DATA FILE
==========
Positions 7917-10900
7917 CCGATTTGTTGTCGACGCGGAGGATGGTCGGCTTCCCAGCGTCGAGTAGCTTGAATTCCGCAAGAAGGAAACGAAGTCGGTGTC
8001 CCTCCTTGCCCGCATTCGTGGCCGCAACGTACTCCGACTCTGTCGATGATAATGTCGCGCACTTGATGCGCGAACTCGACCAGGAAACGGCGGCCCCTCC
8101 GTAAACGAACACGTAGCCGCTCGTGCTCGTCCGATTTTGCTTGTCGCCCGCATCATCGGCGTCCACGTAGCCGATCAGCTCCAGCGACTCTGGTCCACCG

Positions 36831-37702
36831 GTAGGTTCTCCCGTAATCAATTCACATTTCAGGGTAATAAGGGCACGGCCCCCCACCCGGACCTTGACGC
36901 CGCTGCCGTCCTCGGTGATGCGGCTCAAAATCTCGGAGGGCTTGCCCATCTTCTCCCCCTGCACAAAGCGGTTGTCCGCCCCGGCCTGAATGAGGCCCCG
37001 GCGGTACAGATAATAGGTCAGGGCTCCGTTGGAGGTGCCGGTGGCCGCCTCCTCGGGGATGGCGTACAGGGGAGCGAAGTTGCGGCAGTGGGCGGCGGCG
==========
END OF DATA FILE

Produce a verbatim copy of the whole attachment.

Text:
Positions 7917-10900
7917 CCGATTTGTTGTCGACGCGGAGGATGGTCGGCTTCCCAGCGTCGAGTAGCTTGAATTCCGCAAGAAGGAAACGAAGTCGGTGTC
8001 CCTCCTTGCCCGCATTCGTGGCCGCAACGTACTCCGACTCTGTCGATGATAATGTCGCGCACTTGATGCGCGAACTCGACCAGGAAACGGCGGCCCCTCC
8101 GTAAACGAACACGTAGCCGCTCGTGCTCGTCCGATTTTGCTTGTCGCCCGCATCATCGGCGTCCACGTAGCCGATCAGCTCCAGCGACTCTGGTCCACCG

Positions 36831-37702
36831 GTAGGTTCTCCCGTAATCAATTCACATTTCAGGGTAATAAGGGCACGGCCCCCCACCCGGACCTTGACGC
36901 CGCTGCCGTCCTCGGTGATGCGGCTCAAAATCTCGGAGGGCTTGCCCATCTTCTCCCCCTGCACAAAGCGGTTGTCCGCCCCGGCCTGAATGAGGCCCCG
37001 GCGGTACAGATAATAGGTCAGGGCTCCGTTGGAGGTGCCGGTGGCCGCCTCCTCGGGGATGGCGTACAGGGGAGCGAAGTTGCGGCAGTGGGCGGCGGCG